Digital books are still in there infancy. I know they hardly seem like news, but the marketplace is still trying to figure out how digital books fit, and publishers, authors, and readers alike are still very much in conversation about how eBooks differ from traditional paper books.
I have been investigating the future of digital books at Calvin, and I've learned that the transition to eBooks is just starting and that it isn't going smoothly or easily. Textbook publishers, curriculum creators, and mass market publishers are all in different places and using different models to distribute their books. Some books are very interactive, while others are simply PDFs.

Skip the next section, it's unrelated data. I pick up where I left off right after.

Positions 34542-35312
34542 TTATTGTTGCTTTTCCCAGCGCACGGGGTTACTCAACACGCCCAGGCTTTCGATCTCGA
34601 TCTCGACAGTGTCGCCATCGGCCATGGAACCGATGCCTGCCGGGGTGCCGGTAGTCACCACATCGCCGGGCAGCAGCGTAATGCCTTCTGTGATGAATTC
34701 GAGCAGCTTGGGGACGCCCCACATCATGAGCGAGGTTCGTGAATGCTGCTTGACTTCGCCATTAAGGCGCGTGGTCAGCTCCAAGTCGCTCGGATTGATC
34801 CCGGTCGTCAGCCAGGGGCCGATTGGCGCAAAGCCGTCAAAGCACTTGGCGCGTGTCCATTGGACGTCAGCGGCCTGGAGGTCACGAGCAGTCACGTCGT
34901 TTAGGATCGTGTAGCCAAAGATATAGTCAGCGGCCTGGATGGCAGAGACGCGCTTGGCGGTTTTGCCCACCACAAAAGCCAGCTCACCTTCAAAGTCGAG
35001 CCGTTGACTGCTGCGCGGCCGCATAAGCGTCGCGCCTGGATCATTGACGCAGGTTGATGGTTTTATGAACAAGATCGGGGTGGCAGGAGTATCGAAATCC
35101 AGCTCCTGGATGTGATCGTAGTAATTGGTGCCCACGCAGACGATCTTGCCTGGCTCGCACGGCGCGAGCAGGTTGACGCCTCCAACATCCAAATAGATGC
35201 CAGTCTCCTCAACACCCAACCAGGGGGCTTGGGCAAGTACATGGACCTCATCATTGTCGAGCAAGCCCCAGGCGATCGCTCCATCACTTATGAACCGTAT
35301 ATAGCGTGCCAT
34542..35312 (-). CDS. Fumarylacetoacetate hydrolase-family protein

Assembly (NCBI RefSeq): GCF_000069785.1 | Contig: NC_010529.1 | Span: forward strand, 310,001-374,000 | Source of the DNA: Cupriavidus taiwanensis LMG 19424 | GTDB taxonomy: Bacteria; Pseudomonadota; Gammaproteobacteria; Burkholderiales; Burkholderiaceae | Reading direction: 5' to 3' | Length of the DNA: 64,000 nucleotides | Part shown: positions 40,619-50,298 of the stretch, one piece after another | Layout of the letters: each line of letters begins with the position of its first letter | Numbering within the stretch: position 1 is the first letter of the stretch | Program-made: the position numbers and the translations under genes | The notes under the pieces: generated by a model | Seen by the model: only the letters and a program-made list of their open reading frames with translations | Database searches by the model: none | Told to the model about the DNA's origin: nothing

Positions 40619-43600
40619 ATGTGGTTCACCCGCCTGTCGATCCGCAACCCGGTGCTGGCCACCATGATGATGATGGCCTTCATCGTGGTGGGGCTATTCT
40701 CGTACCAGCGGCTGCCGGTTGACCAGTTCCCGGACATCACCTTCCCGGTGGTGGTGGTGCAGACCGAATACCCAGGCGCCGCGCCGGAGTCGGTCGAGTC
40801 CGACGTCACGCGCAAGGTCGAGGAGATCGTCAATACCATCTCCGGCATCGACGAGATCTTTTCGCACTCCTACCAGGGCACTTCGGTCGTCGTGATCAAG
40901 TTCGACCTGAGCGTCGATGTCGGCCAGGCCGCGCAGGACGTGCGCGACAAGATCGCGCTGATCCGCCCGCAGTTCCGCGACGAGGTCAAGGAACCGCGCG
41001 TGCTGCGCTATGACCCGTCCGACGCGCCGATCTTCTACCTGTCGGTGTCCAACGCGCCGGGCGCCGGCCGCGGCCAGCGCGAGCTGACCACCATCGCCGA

If a school would like to own thirty copies of a hardcover textbook that they can lend students, there isn't a problem. Try buying thirty digital copies of an interactive textbook, and you'll spend plenty of time just trying to explain to befuddled publishers what you want. Is it a conceptual problem? A technical issue? A money matter? Well, it seems all three are pretty significant factors, each shaping the future of books, libraries, and schools.